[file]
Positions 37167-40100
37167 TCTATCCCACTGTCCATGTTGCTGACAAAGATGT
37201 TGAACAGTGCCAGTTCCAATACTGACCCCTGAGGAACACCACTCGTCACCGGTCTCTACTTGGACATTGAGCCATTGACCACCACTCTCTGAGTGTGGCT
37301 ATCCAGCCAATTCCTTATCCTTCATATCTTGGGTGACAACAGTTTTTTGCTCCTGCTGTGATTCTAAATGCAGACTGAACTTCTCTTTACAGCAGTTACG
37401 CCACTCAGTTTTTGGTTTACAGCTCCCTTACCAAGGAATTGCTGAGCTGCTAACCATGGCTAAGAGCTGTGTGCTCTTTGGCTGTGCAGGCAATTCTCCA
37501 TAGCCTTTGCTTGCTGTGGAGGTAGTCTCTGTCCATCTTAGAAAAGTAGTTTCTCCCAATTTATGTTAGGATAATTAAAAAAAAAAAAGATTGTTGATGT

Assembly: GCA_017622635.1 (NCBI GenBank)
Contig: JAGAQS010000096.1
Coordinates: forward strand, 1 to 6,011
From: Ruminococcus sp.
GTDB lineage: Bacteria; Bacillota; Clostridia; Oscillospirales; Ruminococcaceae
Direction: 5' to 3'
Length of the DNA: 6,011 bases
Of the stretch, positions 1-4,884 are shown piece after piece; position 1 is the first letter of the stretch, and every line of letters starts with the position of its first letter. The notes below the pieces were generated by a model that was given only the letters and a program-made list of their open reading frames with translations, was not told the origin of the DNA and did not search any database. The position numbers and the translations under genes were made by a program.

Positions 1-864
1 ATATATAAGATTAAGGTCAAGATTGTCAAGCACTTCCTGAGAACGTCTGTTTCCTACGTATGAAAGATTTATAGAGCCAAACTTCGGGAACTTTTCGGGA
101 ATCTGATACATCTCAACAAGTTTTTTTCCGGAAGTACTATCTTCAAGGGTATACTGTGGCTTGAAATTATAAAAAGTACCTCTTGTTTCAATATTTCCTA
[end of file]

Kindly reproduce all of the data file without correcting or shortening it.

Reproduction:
Positions 37167-40100
37167 TCTATCCCACTGTCCATGTTGCTGACAAAGATGT
37201 TGAACAGTGCCAGTTCCAATACTGACCCCTGAGGAACACCACTCGTCACCGGTCTCTACTTGGACATTGAGCCATTGACCACCACTCTCTGAGTGTGGCT
37301 ATCCAGCCAATTCCTTATCCTTCATATCTTGGGTGACAACAGTTTTTTGCTCCTGCTGTGATTCTAAATGCAGACTGAACTTCTCTTTACAGCAGTTACG
37401 CCACTCAGTTTTTGGTTTACAGCTCCCTTACCAAGGAATTGCTGAGCTGCTAACCATGGCTAAGAGCTGTGTGCTCTTTGGCTGTGCAGGCAATTCTCCA
37501 TAGCCTTTGCTTGCTGTGGAGGTAGTCTCTGTCCATCTTAGAAAAGTAGTTTCTCCCAATTTATGTTAGGATAATTAAAAAAAAAAAAGATTGTTGATGT

Assembly: GCA_017622635.1 (NCBI GenBank)
Contig: JAGAQS010000096.1
Coordinates: forward strand, 1 to 6,011
From: Ruminococcus sp.
GTDB lineage: Bacteria; Bacillota; Clostridia; Oscillospirales; Ruminococcaceae
Direction: 5' to 3'
Length of the DNA: 6,011 bases
Of the stretch, positions 1-4,884 are shown piece after piece; position 1 is the first letter of the stretch, and every line of letters starts with the position of its first letter. The notes below the pieces were generated by a model that was given only the letters and a program-made list of their open reading frames with translations, was not told the origin of the DNA and did not search any database. The position numbers and the translations under genes were made by a program.

Positions 1-864
1 ATATATAAGATTAAGGTCAAGATTGTCAAGCACTTCCTGAGAACGTCTGTTTCCTACGTATGAAAGATTTATAGAGCCAAACTTCGGGAACTTTTCGGGA
101 ATCTGATACATCTCAACAAGTTTTTTTCCGGAAGTACTATCTTCAAGGGTATACTGTGGCTTGAAATTATAAAAAGTACCTCTTGTTTCAATATTTCCTA